These data suggest that any improvement of glycemic control in subjects with type I diabetes mellitus can reduce their risk of microvascular complications. Indeed, recent evidence suggests that for every 10% reduction in HbAlc, there is a 40% reduction in the risk of microvascular complications. In regard to macrovascular complications, the DCCT study was not sufficiently large or of sufficiently long duration to be able to evaluate the effect of intensive therapy and excellent glycemic control on macrovascular outcomes. However, the data suggest that these outcomes also are reduced in those individuals with the best glycemic control.
The major risk associated with intensive insulin therapy as applied according the DCCT protocol was the development of severe hypoglycemia. Indeed, there was a three-fold increased risk of severe hypoglycemia (loss of consciousness, requiring the assistance of medical personnel) in the intensively treated subjects. As seen in the accompanying figure, the risk of hypoglycemia was inversely related to the glycosylated hemoglobin level.
There are several important caveats to be learned from the DCCT study.
1) It is feasible to improve glycemic control in patients with type I diabetes
mellitus using frequent insulin injections (intensive therapy), frequent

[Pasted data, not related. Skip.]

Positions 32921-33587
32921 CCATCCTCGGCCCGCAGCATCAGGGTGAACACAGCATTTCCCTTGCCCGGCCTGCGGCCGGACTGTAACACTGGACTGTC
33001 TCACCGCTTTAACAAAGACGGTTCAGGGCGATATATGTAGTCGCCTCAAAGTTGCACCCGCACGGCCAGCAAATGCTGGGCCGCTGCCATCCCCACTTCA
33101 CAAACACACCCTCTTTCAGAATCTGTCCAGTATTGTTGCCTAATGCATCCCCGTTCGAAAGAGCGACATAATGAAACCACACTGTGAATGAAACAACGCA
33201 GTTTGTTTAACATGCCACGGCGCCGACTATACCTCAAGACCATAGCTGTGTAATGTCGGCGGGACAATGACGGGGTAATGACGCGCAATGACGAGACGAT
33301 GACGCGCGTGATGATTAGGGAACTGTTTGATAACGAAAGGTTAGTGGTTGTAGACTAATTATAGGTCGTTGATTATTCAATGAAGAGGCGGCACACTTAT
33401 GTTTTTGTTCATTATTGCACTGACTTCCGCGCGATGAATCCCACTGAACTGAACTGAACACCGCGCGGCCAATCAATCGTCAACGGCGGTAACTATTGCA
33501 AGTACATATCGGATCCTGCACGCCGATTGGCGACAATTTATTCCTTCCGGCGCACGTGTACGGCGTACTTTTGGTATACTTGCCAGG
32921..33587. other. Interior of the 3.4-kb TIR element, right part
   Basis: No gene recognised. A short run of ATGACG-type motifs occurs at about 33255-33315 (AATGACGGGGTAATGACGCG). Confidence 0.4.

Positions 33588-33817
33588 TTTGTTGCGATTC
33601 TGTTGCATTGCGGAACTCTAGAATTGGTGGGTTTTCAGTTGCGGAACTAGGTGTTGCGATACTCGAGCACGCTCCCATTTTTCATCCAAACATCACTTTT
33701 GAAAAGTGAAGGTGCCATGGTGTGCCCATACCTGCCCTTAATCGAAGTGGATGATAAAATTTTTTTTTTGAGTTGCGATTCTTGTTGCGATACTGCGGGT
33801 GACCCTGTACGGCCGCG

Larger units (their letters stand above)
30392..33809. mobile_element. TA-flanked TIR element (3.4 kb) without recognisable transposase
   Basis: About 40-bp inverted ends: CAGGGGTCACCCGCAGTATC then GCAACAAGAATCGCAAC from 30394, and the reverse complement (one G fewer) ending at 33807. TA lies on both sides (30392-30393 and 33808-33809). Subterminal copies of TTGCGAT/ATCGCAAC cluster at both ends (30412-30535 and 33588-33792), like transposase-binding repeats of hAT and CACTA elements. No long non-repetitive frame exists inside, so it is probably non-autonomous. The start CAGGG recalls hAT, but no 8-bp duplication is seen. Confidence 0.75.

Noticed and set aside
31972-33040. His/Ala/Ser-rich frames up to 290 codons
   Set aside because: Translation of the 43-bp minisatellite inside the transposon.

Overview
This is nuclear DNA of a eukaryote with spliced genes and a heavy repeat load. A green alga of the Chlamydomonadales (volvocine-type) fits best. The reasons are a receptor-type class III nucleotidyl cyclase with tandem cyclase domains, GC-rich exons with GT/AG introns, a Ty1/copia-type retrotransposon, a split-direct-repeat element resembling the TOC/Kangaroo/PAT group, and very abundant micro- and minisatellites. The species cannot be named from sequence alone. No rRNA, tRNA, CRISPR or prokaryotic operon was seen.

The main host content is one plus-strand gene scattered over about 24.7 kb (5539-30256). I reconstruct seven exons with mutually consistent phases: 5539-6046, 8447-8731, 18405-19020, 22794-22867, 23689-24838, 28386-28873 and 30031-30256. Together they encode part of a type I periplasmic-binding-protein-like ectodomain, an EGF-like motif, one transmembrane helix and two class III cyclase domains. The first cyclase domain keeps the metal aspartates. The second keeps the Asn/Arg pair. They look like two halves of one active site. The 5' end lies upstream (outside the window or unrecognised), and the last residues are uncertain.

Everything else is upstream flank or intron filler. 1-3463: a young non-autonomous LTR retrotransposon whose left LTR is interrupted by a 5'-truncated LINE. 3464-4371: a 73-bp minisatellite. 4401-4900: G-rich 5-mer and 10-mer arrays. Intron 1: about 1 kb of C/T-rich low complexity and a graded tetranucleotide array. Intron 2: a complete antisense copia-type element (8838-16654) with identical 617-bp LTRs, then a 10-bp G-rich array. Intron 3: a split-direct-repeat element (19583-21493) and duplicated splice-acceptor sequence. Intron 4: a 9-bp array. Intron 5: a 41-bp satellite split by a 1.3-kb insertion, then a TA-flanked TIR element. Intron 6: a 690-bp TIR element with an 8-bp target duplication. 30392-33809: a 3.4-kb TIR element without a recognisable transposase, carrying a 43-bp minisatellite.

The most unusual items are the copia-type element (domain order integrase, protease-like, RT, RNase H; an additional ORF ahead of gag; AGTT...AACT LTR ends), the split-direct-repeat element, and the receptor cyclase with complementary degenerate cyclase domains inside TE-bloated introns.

monitoring of blood glucose, and close supervision by an experienced health
2) Improved glycemic control is associated with a reduced occurrence and a
delayed progression of microvascular complications.
3) There is a suggestion of decreased risk of macrovascular events with
improved glycemic control.
4) The decreased risk of complications is proportional to the improvement in
glycemic control as measured by declining glycohemoglobin levels.
5) Intensive insulin therapy is not without risk. There was a three-fold increase
in the incidence of serious hypoglycemia (loss of consciousness or episodes
requiring the intervention of medical personnel) in the intensively treated group.
6) Individuals with type I diabetes must be assessed for their willingness and
their ability to comply with intensive therapy regimens before initiating such
7) The results of this study are not necessarily applicable to the larger
population of individuals with type II diabetes (see below).
Who is a candidate for intensive insulin therapy and who is not? What are the limitations of current therapeutic tools and what new tools are on the horizon?
If intensive insulin therapy can reduce the risk of diabetes complications, how can we achieve such control and what are the actual goals for blood glucose and glycohemoglobin levels?
1.Candidates for intensive insulin therapy